COVID Relief for taxpayers claiming NOLs
Revenue Procedure 2020-24 provides guidance to taxpayers with net operating losses that are carried back under the CARES Act by providing procedures for:

  • waiving the carryback period in the case of a net operating loss arising in a taxable year beginning after Dec. 31, 2017, and before Jan. 1, 2021,
  • disregarding certain amounts of foreign income subject to transition tax that would normally have been included as income during the five-year carryback period, and
  • waiving a carryback period, reducing a carryback period, or revoking an election to waive a carryback period for a taxable year that began before Jan. 1, 2018, and ended after Dec. 31, 2017.

Six month extension of time for filing NOL forms
In Notice 2020-26, the IRS grants a six-month extension of time to file Form 1045 or Form 1139, as applicable, with respect to the carryback of a net operating loss that arose in any taxable year that began during calendar year 2018 and […]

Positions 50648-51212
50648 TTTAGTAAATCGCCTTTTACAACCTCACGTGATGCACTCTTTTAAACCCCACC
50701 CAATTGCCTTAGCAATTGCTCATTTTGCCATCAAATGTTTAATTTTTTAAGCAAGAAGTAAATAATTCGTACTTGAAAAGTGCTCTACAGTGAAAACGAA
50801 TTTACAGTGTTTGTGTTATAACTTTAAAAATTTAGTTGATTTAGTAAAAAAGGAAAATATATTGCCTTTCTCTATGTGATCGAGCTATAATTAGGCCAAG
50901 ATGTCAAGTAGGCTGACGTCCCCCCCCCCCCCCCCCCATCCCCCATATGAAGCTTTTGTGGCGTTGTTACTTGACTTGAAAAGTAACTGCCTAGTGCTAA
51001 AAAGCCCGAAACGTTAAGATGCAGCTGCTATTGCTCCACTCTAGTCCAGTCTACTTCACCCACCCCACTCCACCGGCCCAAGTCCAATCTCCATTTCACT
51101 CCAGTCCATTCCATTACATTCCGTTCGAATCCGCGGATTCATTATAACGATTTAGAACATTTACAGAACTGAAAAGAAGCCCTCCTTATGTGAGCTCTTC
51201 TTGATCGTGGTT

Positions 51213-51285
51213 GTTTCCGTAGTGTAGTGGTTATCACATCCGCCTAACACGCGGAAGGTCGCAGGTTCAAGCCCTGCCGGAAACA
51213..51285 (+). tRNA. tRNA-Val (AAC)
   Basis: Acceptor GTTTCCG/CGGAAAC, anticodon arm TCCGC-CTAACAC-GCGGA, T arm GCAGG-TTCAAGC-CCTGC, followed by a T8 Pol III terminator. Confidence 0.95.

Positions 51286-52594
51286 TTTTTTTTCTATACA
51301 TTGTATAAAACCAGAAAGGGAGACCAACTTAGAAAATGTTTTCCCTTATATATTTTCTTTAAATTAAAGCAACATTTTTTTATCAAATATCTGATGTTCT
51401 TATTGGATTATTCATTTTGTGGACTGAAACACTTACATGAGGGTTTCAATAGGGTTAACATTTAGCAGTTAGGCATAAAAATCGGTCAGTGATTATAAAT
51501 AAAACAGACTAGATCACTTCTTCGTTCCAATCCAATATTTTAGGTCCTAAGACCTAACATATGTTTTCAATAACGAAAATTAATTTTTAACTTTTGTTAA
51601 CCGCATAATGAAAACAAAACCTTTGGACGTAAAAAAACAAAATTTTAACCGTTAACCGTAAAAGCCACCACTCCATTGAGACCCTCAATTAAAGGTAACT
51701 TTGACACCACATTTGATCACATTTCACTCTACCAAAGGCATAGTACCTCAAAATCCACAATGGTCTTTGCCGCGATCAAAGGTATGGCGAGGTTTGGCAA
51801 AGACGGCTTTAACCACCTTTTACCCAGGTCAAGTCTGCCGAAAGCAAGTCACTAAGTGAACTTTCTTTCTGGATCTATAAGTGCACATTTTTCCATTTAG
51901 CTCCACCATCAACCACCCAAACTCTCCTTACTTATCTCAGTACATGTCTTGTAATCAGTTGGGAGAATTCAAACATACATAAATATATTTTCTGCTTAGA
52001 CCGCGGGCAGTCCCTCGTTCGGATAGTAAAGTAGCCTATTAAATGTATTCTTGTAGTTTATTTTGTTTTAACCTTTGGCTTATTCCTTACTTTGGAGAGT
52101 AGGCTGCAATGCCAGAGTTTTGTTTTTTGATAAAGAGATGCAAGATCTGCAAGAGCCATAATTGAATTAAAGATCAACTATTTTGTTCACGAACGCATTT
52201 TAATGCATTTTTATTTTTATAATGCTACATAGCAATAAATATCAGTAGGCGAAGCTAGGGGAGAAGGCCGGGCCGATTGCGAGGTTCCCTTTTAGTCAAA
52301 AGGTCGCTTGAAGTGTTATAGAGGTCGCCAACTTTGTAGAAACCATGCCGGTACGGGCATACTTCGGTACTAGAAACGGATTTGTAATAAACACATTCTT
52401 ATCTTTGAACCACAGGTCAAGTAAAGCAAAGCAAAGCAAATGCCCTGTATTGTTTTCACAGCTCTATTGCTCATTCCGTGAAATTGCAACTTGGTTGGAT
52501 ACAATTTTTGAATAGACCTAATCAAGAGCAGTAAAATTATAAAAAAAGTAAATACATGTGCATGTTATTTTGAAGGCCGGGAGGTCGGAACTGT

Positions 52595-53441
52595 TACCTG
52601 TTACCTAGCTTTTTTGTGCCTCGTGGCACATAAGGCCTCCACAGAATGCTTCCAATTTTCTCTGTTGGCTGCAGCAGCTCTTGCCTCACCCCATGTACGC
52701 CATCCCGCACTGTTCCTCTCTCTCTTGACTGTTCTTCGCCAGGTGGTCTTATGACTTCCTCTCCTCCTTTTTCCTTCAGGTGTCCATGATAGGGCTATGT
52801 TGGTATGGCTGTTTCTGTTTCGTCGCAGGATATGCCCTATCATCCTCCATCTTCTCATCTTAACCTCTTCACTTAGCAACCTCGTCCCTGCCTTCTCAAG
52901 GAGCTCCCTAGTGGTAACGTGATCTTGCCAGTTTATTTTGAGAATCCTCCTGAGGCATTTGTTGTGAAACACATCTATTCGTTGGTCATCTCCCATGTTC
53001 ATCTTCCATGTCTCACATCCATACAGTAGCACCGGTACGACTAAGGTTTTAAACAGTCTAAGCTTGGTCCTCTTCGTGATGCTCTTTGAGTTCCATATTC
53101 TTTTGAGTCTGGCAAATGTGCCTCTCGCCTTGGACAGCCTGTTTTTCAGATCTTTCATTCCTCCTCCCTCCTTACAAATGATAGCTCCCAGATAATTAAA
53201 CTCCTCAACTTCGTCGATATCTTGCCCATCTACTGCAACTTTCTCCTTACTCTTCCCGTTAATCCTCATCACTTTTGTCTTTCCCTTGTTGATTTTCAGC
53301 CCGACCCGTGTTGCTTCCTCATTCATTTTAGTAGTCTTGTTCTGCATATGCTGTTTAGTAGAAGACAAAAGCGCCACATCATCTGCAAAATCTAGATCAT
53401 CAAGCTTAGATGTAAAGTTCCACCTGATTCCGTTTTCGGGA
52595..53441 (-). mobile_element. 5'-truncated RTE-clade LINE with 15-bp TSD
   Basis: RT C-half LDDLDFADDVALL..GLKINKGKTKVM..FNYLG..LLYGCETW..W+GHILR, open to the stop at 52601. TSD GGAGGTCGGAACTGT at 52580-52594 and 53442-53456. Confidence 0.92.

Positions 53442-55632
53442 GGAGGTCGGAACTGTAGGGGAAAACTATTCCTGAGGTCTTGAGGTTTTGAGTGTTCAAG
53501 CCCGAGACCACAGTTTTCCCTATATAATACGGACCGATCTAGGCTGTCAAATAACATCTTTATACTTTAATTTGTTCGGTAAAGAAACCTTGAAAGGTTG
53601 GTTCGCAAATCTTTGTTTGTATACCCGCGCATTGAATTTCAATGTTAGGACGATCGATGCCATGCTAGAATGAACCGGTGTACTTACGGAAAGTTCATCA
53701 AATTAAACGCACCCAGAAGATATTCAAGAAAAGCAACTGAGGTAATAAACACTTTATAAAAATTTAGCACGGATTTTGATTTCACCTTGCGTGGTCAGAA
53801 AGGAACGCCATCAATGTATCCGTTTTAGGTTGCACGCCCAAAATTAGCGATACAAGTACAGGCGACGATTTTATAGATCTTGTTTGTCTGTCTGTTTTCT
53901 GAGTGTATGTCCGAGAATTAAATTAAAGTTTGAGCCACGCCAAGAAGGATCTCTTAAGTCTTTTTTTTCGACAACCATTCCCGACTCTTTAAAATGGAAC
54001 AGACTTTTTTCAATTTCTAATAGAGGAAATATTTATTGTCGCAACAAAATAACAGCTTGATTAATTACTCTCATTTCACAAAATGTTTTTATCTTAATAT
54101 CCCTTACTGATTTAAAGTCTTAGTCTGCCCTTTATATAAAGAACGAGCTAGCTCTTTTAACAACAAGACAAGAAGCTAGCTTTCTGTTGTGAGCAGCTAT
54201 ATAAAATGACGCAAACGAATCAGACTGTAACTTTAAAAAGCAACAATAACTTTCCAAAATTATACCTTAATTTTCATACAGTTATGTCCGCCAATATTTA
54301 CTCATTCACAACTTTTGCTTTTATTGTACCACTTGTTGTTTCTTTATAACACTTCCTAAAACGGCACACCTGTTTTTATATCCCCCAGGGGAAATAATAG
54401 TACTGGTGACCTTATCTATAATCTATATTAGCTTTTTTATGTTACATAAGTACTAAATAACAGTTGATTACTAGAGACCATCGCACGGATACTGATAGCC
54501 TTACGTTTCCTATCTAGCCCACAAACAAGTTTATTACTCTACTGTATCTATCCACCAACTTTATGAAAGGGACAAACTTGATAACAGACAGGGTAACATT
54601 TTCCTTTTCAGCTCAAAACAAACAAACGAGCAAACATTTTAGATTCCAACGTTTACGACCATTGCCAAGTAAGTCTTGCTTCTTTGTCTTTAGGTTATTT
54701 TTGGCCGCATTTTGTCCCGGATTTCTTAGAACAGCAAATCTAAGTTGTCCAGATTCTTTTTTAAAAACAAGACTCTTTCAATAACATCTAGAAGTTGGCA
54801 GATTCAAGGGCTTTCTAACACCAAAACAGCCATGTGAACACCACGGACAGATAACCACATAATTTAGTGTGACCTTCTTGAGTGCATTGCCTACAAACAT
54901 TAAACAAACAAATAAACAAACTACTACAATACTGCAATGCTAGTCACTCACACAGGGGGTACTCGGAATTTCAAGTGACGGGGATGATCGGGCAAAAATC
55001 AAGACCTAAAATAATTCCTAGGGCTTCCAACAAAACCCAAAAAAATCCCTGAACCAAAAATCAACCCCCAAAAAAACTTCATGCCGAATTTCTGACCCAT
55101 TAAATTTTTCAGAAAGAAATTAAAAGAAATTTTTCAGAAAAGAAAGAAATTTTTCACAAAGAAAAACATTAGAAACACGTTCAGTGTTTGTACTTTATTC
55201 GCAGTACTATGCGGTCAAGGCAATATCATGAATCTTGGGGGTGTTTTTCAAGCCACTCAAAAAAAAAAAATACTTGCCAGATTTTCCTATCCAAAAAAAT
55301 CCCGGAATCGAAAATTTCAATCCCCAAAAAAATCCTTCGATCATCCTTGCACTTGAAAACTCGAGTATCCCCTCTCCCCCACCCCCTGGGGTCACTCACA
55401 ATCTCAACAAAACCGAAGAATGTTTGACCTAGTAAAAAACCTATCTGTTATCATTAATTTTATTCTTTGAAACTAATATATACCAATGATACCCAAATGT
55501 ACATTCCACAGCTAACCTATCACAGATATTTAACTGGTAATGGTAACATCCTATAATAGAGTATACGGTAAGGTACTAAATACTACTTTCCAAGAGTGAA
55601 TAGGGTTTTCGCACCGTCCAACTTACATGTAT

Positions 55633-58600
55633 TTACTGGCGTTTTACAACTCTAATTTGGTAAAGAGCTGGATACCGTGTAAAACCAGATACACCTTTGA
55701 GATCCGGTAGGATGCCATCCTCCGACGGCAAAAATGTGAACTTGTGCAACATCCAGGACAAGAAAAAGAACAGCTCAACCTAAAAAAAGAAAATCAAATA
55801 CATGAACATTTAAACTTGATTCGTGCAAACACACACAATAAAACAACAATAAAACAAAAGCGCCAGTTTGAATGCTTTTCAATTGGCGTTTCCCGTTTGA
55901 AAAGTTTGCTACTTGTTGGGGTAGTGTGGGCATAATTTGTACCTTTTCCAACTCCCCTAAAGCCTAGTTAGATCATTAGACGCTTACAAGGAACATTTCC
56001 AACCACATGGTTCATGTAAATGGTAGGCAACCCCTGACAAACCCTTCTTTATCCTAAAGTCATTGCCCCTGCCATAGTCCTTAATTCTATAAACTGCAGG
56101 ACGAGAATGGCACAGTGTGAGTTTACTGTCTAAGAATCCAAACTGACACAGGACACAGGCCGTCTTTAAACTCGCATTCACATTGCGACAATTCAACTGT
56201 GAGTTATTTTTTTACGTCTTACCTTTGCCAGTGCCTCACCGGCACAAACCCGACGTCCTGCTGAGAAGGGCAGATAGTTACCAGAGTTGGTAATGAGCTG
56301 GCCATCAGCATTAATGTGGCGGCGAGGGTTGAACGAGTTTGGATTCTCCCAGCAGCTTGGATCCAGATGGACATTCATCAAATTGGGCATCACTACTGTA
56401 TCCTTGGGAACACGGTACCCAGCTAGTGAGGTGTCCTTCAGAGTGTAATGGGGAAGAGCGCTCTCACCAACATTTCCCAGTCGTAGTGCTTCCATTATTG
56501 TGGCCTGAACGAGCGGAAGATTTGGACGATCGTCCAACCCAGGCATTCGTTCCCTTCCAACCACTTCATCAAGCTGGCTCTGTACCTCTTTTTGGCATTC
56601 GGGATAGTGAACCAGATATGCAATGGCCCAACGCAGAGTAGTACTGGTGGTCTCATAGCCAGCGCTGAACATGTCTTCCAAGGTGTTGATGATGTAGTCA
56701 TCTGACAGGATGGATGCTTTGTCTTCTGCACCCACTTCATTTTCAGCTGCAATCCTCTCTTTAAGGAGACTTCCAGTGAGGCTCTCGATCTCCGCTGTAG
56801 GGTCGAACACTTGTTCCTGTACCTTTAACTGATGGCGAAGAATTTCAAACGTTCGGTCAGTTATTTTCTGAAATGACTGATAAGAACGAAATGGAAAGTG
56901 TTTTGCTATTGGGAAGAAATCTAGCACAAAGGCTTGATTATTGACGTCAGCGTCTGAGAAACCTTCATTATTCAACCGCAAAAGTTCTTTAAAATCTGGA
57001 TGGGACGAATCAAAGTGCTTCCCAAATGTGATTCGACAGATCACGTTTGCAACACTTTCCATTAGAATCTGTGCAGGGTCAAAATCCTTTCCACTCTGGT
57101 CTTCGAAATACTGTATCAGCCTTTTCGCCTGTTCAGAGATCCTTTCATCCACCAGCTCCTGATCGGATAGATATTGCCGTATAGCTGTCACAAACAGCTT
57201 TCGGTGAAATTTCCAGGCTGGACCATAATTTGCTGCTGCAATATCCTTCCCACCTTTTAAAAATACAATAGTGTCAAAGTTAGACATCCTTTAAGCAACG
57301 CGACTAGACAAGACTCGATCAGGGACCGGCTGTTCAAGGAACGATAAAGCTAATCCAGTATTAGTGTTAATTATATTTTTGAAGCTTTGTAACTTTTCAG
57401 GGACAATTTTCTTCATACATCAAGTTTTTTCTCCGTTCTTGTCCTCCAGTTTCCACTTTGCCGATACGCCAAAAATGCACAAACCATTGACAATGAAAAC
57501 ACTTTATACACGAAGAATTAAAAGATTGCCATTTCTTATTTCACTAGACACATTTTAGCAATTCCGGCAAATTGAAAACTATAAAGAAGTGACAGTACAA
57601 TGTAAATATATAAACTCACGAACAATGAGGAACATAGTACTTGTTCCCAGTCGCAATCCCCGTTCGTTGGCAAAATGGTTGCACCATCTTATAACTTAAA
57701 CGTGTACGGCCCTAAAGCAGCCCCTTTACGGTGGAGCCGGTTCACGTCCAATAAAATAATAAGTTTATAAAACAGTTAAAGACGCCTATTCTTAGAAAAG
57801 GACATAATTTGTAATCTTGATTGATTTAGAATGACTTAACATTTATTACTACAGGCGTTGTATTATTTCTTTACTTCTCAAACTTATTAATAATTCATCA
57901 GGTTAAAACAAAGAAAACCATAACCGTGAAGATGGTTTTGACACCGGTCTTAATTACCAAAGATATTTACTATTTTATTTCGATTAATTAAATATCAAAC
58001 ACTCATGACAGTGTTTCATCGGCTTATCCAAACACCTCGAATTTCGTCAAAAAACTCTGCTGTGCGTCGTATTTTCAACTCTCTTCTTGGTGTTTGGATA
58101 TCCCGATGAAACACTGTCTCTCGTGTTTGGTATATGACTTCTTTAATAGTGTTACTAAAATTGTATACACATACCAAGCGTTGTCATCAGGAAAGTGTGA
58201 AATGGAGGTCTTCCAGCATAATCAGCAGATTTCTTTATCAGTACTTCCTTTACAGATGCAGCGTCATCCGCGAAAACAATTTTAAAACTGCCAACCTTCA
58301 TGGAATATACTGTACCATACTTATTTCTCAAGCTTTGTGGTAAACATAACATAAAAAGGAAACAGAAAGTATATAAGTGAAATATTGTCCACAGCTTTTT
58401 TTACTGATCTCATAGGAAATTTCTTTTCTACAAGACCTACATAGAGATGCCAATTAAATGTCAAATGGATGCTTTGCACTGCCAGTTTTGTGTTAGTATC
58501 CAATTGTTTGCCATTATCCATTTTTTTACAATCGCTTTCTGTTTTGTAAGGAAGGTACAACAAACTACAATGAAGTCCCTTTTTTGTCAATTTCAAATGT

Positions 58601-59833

The New COVID-19 Law Provides Businesses and Employees With More Relief

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On March 27, President Trump signed into law another coronavirus (COVID-19) law, which provides extensive relief for businesses and employers. Here are some of the tax-related provisions in the Coronavirus Aid, Relief, and Economic Security Act (CARES Act). 

Employee retention credit

The new law provides a refundable payroll tax credit for 50% of wages paid by eligible employers to certain employees during the COVID-19 crisis.

Employer eligibility. The credit is available to employers with operations that have been fully or partially suspended as a result of a government order limiting commerce, travel or group meetings. The credit is also provided to employers that have experienced a greater than 50% reduction in quarterly receipts, measured on a year-over-year basis.

The credit isn’t available to employers receiving Small Business Interruption Loans under the new law.

Wage […]

IRS FAQs Address 90-day Filing and Payment Extension